Trivial objections  

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Trivial objections (also referred to as hair-splitting, nothing but objections, barrage of objections and banal objections) is an informal logical fallacy where irrelevant and sometimes frivolous objections are made to divert the attention away from the topic that is being discussed. This type of argument is called a "quibble" or "quillet". Trivial objections are a special case of red herring.

The fallacy often appears when an argument is difficult to oppose. The person making a trivial objection may appear ready to accept the argument in question, but at the same time they will oppose it in many different ways. These objections can appear in the form of lists, hypotheticals, and even accusations.

Such objections themselves may be valid, but they fail to confront the main argument under consideration. Instead, the objection opposes a small, irrelevant part of the main argument. The fallacy is committed because of this diversion; it is fallacious to oppose a point on the basis of minor and incidental aspects, rather than responding to the main claim.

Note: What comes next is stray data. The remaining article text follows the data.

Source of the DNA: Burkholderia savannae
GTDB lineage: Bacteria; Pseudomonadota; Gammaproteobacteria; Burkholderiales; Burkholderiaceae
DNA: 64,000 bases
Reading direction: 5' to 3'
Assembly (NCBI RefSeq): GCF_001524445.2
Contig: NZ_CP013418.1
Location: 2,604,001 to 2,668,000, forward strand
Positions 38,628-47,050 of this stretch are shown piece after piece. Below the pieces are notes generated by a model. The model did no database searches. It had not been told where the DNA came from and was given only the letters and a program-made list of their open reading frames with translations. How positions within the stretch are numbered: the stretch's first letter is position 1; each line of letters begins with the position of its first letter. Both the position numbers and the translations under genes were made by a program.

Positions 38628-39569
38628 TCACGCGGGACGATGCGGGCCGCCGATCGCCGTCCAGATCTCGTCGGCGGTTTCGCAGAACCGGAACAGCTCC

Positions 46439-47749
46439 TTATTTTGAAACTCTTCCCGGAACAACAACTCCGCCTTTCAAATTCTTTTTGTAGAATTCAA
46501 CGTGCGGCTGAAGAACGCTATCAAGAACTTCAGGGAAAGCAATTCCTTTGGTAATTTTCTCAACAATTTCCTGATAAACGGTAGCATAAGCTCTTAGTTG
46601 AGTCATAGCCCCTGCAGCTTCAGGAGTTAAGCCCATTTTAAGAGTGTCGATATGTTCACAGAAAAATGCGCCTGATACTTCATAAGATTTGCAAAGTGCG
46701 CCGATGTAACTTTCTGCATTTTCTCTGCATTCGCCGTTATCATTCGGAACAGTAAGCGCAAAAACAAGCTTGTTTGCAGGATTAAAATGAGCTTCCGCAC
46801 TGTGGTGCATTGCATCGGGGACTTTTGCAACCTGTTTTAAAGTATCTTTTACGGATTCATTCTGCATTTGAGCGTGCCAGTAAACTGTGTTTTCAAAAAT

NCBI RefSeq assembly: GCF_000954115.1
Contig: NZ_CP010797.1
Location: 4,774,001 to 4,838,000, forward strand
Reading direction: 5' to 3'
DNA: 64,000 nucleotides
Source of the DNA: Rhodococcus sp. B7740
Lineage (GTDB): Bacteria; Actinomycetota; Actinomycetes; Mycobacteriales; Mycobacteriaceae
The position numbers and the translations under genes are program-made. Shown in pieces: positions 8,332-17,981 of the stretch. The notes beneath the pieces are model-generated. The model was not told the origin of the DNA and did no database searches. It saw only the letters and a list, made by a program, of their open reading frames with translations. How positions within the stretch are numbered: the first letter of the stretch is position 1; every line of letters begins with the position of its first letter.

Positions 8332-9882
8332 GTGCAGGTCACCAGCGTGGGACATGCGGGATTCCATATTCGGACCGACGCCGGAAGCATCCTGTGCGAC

Example ( Tom is using a barrage of objections):

Amy: Tomatoes are fruit, not vegetable.
Tom: Tomatoes can't be fruit. They don't grow on trees.
Amy: But pineapples also don't grow on trees and are fruit.
Tom: Tomatoes still can't be fruit. They are used in salads.
Amy: Apples are also used in salads and are fruit.
Tom: Tomatoes still can't be fruit. They are of botanical order Solanales.

See also

Unless indicated otherwise, the text in this article is either based on Wikipedia article "Trivial objections" or another language Wikipedia page thereof used under the terms of the GNU Free Documentation License; or on research by Jahsonic. See Art and Popular Culture's copyright notice.

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